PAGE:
P: n/a JohnF schreef: Erwin Moller < wrote: >JohnF schreef: >>I have a function textag($expression){...}whose$expression argument is a string thatcan contain substrings like \alpha with onebackslash or like a&b\\c&d with two backslashes.If I write then the double \\ gets translated to a single \,which isn't what I want. Now, I can write'; echo 'SQ, BS will escape since the next char is a quote: \'bla'; echo '
'; echo 'SQ, BS will escape since the next char is a BS : \\bla'; echo '
'; echo 'SQ, Now ending a string with SQ: \'bla\''; echo '
'; echo 'SQ, Now ending a string with SQ with BS in it: \'\\bla\\\''; > But I don't see any way to solve it that's mentioned there, short of writing // Outputs: You deleted C:\\*.*? echo 'You deleted C:\\\\*.*?'; which is what I don't want to force users to do. That is, if they want \\, they should be able to type \\ rather than \\\\. Am I missing something on that page that addresses this problem? Thanks again, You might have a look at the function addslashes() http://nl3.php.net/manual/en/function.addslashes.php Tip: Do NOT use addslashes to make a string safe for use in SQL, it is not enough. Hope this helps. And, test a lot, also check your php.ini for possible confusing settings like magic_quotes_gpc. Regards, Erwin Moller -- ============================ Erwin Moller Now dropping all postings from googlegroups. Why? http://improve-usenet.org/ ============================ Sep 25 '08 #6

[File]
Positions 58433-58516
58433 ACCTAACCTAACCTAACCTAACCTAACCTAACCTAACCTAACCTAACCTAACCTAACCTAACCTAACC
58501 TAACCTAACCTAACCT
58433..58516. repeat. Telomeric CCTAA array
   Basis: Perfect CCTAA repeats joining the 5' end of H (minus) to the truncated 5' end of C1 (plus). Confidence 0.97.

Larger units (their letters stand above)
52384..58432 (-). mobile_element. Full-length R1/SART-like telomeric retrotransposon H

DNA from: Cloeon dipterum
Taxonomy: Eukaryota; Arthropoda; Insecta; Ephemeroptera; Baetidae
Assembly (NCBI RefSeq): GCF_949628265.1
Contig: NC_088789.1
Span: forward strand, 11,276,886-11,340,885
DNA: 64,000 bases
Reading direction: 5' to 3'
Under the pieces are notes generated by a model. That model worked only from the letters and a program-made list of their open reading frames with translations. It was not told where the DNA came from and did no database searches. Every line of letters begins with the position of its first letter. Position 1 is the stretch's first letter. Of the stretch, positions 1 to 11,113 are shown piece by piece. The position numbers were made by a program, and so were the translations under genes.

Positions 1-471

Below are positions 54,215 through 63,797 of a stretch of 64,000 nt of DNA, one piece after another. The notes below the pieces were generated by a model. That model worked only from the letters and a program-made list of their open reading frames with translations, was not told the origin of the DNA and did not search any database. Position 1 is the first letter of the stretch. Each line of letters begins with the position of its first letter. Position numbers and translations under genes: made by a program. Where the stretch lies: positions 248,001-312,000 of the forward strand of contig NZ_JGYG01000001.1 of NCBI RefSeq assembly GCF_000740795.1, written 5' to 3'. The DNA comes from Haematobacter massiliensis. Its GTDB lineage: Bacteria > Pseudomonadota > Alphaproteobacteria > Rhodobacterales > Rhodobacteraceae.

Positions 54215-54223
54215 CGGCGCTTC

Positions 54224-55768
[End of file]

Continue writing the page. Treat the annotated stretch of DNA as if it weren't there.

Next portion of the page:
P: n/a Erwin Moller < wrote: JohnF schreef: >Erwin Moller < wrote: >>JohnF schreef:I have a function textag($expression){...}whose$expression argument is a string thatcan contain substrings like \alpha with onebackslash or like a&b\\c&d with two backslashes.If I write then the double \\ gets translated to a single \,which isn't what I want. Now, I can write

 P: n/a JohnF schreef: Erwin Moller < wrote: >JohnF schreef: >>Erwin Moller < wrote:JohnF schreef:I have a function textag($expression){...}whose$expression argument is a string thatcan contain substrings like \alpha with onebackslash or like a&b\\c&d with two backslashes.>If I write then the double \\ gets translated to a single \,which isn't what I want. Now, I can writeIs there some way to fix this that's transparentto the user calling textag()? I can't reallydo any kind of preg_replace, because that wouldalso change the originally correct \alpha toincorrect \\alpha. Thanks for any suggestions,Nobody mentioned preg_replace. ;-)Read up here:http://www.php.net/manual/en/language.types.string.phpThanks, Erwin. I only mentioned preg_replace becauseit had crossed my mind, but then I realized that wouldbe barking up the wrong tree. Well, the problem is still a little vague to me. An analogous problem would be: suppose you want to echo two backslashes; you'd have to use the statement echo '\\\\'; with four backslashes instead. Now, I can see why you have to type echo "\\\\"; since escaped chars are translated inside "double quotes". But they're not translated inside 'single quotes', so why can't you type echo '\\'; to get \\? Maybe it's still vague why I seem so lazy that I don't want to type a few extra backslashes. That's because the real problem is that users will be typing these strings, not to echo them, but as arguments to a function like